1. Edgar Allan Poe’s stories of an aristocratic French detective, C. Auguste Dupin, served as a model for Sir Arthur Conan Doyle’s Sherlock Holmes.
“Where was the detective story until Poe breathed the breath of life into it?” Doyle said.
2. Poe sat for this daguerreotype four days after he attempted suicide.
He attempted suicide by laudanum overdose on Nov. 5, 1848, and got engaged to Sarah Helen Whitman later that month. They would never marry.
3. He wrote that the daguerreotype was “perhaps the most extraordinary triumph of modern science.”
4. Poe wrote one of his short stories on a 22-foot-long scroll made of little pieces of paper attached by sealing wax.
“The System of Doctor Tarr and Professor Fether” was recently reassembled.
(Above is a linocut portrait of Poe by Eduard Prüssen.)
5. Humbert Humbert’s lost childhood sweetheart in Lolita, Annabel Leigh, is named for Poe’s “Annabel Lee.”
“I was a child and she was a child, / In this kingdom by the sea, / But we loved with a love that was more than love— / I and my Annabel Lee,” Poe writes. Poe likely modeled Annabel Lee on his wife, Virginia Eliza Clemm Poe.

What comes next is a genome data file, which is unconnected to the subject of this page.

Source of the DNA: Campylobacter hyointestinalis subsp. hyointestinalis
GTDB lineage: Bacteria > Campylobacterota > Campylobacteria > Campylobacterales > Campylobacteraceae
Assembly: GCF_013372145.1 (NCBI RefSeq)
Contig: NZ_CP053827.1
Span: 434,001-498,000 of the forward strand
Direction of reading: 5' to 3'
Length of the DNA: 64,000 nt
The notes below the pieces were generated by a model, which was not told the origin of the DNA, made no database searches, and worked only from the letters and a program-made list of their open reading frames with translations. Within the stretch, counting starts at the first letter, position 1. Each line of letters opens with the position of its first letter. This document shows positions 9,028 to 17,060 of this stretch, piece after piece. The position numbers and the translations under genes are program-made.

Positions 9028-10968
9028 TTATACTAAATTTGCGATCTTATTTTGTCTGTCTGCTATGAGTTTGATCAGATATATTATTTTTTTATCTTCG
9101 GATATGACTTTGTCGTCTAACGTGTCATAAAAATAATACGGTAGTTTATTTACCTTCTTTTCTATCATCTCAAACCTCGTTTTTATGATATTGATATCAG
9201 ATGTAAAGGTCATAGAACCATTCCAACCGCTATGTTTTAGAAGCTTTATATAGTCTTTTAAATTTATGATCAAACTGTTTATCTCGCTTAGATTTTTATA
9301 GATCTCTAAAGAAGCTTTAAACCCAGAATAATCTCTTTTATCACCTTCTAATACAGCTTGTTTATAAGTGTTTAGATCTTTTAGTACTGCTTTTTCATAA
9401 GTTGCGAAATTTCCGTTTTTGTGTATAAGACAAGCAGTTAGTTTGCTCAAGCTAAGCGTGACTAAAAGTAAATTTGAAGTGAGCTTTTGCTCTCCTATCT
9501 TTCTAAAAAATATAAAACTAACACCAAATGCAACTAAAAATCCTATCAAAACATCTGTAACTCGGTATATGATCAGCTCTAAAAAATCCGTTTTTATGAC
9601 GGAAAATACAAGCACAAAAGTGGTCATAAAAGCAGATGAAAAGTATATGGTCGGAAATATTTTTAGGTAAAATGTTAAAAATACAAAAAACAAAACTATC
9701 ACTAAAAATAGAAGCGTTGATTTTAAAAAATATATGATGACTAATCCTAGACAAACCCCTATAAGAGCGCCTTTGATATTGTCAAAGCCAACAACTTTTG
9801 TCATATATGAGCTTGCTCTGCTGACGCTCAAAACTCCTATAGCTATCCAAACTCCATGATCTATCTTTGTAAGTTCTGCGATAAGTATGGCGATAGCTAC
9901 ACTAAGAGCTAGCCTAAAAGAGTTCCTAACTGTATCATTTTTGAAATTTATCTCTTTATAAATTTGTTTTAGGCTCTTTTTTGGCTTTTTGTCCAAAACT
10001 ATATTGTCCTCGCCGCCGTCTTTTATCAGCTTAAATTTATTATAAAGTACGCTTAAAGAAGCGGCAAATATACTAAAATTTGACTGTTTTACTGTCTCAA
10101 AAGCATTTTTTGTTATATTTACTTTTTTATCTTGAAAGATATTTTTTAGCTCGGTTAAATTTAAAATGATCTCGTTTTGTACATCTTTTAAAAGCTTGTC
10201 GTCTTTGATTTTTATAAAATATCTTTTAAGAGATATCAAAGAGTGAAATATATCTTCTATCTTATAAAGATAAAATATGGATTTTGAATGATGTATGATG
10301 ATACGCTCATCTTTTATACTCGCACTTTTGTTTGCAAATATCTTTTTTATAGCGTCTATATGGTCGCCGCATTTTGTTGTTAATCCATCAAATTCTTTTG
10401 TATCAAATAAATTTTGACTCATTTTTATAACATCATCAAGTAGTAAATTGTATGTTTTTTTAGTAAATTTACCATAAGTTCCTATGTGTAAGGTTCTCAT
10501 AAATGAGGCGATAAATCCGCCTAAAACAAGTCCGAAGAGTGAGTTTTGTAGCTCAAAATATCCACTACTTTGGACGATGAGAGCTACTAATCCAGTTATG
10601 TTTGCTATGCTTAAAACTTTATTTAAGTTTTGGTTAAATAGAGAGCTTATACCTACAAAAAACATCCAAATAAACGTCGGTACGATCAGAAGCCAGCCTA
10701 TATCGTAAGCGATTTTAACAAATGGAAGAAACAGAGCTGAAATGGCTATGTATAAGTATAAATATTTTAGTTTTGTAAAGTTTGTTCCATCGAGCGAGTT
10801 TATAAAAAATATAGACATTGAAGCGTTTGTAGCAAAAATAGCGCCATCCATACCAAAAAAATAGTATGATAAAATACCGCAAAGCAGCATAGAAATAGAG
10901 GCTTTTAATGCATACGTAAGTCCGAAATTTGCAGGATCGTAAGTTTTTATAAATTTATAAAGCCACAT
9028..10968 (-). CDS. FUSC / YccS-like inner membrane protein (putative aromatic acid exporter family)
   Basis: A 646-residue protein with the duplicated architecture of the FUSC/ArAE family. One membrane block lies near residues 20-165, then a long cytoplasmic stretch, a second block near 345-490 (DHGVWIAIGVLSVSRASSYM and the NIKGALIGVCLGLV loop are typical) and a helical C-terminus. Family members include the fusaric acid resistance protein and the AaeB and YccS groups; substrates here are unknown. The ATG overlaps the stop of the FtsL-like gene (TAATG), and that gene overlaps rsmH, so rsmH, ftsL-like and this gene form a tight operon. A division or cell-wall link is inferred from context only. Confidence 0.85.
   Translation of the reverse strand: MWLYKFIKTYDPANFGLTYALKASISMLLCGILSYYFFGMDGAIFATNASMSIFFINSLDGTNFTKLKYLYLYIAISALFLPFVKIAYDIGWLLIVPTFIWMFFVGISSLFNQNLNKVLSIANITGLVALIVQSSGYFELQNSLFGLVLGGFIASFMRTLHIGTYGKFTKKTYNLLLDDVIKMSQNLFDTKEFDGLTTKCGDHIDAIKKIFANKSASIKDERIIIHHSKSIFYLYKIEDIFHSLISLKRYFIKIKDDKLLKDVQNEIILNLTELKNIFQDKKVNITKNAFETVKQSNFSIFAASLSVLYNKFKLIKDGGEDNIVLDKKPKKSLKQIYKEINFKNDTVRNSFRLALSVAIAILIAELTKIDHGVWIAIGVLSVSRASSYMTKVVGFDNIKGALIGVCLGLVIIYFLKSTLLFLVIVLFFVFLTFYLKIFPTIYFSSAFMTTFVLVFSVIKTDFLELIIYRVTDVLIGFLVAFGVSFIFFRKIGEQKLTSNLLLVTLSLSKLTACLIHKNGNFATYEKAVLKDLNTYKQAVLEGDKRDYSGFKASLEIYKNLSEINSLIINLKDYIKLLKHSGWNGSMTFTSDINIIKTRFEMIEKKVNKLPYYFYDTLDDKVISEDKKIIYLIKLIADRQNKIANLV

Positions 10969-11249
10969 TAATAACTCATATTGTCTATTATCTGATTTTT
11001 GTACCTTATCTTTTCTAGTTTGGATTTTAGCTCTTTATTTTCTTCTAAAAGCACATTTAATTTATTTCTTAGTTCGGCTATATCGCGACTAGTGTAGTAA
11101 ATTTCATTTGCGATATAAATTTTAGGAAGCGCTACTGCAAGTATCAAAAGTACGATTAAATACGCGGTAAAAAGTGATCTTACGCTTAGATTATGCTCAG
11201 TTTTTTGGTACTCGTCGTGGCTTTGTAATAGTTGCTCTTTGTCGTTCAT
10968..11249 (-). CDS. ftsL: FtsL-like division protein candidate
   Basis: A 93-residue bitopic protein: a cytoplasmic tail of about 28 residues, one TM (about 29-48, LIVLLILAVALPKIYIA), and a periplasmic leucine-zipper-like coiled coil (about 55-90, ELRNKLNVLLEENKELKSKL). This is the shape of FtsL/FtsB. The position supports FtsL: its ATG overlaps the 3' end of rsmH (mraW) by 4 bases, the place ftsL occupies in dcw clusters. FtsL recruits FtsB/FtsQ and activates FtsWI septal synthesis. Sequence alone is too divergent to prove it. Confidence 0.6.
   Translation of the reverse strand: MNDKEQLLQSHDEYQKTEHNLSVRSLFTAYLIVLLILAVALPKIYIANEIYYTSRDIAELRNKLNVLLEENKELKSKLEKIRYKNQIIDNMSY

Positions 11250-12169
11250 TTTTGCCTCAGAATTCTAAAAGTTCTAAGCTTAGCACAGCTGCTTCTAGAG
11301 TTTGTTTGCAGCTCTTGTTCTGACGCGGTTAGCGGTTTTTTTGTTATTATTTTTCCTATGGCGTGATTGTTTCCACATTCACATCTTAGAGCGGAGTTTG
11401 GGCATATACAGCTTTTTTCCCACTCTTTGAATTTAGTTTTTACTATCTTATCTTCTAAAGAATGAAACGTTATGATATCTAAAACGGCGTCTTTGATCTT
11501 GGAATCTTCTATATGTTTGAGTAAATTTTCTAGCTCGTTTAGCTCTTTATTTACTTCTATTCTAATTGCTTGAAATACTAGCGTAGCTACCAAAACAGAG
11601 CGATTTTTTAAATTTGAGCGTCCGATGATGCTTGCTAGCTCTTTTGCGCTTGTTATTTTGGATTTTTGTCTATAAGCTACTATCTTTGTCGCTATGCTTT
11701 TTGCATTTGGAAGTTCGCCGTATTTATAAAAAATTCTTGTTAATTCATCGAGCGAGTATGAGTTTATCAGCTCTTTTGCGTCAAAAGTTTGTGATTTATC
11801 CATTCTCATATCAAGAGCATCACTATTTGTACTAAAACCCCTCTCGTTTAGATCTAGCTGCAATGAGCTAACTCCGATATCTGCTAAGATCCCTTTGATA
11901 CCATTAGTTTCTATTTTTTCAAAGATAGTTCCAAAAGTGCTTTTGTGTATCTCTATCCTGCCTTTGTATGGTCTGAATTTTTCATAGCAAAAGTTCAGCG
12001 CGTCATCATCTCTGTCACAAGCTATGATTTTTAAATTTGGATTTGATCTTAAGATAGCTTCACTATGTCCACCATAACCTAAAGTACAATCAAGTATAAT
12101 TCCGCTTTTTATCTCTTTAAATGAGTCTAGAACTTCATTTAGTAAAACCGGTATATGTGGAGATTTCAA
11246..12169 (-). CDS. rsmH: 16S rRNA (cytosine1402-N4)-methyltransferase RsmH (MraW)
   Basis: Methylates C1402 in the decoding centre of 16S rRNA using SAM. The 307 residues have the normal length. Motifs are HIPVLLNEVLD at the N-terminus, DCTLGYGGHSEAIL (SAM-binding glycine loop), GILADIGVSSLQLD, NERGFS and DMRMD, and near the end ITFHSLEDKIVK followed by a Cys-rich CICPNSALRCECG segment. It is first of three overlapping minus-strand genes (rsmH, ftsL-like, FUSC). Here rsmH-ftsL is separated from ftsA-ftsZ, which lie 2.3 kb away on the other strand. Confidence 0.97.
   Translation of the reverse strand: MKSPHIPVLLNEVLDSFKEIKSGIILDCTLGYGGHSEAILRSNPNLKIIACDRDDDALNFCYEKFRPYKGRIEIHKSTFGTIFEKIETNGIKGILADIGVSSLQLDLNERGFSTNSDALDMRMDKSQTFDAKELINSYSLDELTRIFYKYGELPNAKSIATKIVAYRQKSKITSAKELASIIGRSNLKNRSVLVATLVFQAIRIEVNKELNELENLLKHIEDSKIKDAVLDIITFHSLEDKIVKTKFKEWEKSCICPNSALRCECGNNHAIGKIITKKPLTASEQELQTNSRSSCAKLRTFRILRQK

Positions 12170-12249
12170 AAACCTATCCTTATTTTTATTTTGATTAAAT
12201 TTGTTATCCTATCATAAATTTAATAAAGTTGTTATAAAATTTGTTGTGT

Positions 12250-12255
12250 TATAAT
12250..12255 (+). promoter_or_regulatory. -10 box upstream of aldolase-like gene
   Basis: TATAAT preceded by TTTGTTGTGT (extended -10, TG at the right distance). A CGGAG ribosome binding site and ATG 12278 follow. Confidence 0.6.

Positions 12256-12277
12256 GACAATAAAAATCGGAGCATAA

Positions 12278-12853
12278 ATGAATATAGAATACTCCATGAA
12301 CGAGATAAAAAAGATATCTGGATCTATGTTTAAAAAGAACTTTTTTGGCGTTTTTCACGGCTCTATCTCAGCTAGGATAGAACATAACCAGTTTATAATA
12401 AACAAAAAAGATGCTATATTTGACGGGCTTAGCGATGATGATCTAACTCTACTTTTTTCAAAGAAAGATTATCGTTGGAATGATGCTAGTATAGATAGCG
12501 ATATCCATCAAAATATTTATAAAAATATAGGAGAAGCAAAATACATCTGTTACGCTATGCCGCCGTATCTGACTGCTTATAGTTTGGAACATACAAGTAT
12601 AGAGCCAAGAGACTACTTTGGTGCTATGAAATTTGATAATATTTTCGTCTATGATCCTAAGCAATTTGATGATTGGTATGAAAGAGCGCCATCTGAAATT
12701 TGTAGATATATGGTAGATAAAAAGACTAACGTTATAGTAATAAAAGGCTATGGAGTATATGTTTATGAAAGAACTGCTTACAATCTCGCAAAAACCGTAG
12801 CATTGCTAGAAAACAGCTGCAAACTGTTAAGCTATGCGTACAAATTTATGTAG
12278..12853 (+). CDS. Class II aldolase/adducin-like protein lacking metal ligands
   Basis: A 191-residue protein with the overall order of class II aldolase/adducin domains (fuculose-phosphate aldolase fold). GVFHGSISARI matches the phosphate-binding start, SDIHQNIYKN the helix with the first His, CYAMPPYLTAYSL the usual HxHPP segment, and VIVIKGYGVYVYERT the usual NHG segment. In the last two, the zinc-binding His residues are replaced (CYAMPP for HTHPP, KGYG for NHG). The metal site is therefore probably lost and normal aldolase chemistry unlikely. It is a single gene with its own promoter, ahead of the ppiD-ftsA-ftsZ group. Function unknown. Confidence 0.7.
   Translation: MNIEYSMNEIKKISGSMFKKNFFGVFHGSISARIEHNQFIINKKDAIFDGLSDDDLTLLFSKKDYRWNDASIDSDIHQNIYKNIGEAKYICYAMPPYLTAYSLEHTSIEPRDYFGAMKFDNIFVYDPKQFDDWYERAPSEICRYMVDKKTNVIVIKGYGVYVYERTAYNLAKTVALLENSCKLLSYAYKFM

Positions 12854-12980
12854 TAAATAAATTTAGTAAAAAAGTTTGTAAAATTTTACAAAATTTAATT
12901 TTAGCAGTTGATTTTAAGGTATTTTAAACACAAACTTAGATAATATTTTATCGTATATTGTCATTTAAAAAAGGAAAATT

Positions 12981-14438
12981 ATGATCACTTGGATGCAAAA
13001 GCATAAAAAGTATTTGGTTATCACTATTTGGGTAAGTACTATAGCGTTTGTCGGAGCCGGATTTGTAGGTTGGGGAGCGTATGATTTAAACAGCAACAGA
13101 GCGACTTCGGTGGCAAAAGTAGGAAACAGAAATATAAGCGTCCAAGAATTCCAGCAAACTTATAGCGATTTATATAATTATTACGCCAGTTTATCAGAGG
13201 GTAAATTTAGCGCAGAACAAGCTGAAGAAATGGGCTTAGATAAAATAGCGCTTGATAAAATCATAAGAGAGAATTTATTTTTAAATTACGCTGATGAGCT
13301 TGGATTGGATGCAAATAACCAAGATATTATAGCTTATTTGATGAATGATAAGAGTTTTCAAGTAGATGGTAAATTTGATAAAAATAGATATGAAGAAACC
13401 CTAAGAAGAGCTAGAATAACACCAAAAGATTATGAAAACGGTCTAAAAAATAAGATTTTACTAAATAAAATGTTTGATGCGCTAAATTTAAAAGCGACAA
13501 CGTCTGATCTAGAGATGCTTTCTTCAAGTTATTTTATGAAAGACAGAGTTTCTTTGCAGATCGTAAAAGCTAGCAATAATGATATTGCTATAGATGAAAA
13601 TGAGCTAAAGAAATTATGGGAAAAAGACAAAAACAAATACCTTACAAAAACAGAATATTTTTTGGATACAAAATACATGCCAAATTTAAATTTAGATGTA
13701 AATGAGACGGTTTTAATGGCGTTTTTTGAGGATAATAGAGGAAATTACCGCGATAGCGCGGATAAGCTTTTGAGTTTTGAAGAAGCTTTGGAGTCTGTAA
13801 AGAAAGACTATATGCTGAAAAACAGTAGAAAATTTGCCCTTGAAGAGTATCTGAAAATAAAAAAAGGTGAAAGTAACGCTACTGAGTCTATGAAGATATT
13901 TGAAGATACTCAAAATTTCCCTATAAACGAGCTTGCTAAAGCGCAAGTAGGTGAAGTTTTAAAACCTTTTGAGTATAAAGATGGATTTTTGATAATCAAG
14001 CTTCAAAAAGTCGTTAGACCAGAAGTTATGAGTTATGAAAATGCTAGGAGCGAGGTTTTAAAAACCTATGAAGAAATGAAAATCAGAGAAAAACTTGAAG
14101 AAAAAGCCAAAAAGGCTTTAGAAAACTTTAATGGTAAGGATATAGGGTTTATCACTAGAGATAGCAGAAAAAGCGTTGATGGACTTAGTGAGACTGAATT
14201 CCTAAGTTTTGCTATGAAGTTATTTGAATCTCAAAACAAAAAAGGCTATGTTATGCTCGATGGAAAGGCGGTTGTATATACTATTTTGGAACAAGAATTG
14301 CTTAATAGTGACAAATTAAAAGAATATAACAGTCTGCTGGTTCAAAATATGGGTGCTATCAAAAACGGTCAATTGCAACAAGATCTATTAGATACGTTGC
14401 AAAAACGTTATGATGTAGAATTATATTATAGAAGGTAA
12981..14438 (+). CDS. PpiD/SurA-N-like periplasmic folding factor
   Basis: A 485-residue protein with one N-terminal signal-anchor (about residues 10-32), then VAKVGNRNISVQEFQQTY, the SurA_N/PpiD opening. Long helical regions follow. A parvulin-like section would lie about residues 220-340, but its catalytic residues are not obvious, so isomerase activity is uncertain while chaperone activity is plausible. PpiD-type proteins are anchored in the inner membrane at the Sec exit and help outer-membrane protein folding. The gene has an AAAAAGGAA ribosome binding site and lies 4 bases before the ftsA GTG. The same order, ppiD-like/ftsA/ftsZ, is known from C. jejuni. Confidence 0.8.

6. Virginia Poe married the writer, also her first cousin, when she was 13 and he was 27.
She died of tuberculosis in 1847, when she was 24. “Annabel Lee,” Poe’s last poem, was published in 1849, after her (and, incidentally, after her husband’s) death.
7. Oscar Wilde called Poe a “lord of romance.”
8. Charles Baudelaire was a great admirer of Poe’s work and spent years translating it into French.
The French poet translated Poe’s short stories and only four of his poems.
9. Joyce Carol Oates wrote her short story “The Fabled Light-House at Viña del Mar” in the style of the macabre man.
“Your ‘forbidden’ passions are likely to be the fuel for your writing,” Oates writes in The Faith of a Writer; she goes on to cite the “fear of going mad in Edgar Allan Poe and committing an irrevocable, unspeakable act — murdering an elder or a wife, hanging and putting out the eyes of one’s ‘beloved’ pet cat. Your struggle with your buried self, or selves, yields your art…”
10. The first thing Poe published was a pamphlet of poems. Most of the poems were written when he was 14.
“Tamerlane,” a hand-written selection of which is pictured above, was written in 1827, the year he turned 18.
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